Abstract detail

Title Aristotle on Homoeomerous Substances

There are two key places in Aristotle’s writings where the notion of Homoeomerous substances is discussed, one in Generation and Corruption and the other in Meteorology. They do not sit well together. In Generation and Corruption Aristotle uses the notion to characterise substances that result from a genuine composition of components rather than being merely mixed. The former are homoeomerous in the sense that any part of a substance resulting from a combination of A and B, however small, is itself a combination of A and B. Aristotle takes this to be in conflict with the notion of combination involved in the atomism of Democritus. In Meteorology Aristotle deals with homoeomerous substances in a more rough and ready way. Water and metals are cited as examples of homoeomerous substances while trees and eyes are given as examples of non-homoeomerous substances. This makes common sense. However, it is clear Aristotle attributes an inner structure to his ‘homoeomerous’ substances. Water is presumed to possess pores so that substances dissolve in it if the size and shape of their parts match that of the pores in the water. This implies that neither water nor the substances dissolved in it are homoeomeous as defined in Generation and Corruption. To resolve the tension I suggest it is necessary to distinguish between the project of describing the ultimate constitution of matter, the issue discussed in Generation and Corruption, and more down to earth projects designed to explain the properties of macroscopic materials by appeal to some microstructure.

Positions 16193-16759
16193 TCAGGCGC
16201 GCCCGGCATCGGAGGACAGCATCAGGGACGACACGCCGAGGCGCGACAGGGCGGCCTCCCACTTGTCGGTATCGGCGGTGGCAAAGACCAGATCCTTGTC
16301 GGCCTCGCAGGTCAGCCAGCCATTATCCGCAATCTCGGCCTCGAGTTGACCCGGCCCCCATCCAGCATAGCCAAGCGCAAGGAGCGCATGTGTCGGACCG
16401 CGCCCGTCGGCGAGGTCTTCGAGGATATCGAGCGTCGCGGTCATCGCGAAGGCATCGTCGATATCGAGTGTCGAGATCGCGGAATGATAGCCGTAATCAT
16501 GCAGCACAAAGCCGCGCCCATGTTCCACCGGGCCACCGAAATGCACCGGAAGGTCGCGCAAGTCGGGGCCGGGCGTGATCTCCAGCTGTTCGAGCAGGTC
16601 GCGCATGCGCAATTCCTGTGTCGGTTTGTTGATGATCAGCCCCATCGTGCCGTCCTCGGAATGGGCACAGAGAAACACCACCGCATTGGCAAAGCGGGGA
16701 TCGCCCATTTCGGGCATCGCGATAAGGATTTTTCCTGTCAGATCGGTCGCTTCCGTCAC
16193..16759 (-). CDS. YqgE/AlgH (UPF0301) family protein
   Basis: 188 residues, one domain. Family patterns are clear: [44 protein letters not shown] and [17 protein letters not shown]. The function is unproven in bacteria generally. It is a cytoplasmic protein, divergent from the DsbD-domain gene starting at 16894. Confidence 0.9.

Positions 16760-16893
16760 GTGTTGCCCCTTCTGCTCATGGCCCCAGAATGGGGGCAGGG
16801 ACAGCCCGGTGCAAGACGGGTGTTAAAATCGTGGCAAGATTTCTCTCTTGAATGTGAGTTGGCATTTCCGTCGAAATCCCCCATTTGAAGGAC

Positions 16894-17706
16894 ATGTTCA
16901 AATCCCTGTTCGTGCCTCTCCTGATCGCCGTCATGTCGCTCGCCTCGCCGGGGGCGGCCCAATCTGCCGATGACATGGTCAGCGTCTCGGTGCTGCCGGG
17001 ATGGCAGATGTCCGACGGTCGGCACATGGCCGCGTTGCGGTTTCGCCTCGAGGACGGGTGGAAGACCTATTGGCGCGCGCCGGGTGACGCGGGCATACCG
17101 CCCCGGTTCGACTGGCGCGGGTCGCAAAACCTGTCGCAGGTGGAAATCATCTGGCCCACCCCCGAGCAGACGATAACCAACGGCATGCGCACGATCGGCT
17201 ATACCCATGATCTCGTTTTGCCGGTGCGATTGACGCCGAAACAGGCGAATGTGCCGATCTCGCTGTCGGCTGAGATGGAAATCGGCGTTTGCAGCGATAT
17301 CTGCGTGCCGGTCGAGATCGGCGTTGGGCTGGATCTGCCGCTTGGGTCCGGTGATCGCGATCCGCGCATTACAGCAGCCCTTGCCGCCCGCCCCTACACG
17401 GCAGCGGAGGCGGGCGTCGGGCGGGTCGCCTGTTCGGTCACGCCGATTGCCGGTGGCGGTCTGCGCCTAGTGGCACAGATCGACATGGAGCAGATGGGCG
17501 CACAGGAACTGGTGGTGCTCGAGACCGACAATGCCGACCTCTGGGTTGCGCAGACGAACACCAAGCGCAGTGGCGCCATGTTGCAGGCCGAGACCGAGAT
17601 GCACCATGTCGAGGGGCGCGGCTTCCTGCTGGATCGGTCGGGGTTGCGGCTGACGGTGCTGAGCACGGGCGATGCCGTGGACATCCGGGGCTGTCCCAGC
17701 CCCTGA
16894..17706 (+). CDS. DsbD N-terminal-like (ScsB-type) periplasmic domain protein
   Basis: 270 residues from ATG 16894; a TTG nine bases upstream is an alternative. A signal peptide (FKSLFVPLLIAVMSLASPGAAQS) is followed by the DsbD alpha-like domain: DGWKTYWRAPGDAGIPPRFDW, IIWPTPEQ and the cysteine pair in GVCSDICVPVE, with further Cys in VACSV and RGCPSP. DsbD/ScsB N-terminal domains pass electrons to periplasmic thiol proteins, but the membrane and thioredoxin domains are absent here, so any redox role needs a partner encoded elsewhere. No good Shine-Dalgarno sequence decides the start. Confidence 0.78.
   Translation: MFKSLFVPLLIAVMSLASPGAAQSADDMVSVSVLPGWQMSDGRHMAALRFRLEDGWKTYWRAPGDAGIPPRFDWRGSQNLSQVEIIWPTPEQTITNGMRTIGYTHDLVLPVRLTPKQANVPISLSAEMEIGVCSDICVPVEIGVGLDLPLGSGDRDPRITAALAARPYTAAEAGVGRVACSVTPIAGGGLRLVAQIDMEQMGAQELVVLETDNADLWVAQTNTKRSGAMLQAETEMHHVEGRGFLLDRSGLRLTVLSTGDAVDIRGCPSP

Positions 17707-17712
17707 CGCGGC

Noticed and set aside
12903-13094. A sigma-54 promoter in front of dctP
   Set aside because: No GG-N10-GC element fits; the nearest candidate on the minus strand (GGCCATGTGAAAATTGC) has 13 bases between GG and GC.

Primary author
Alan Chalmers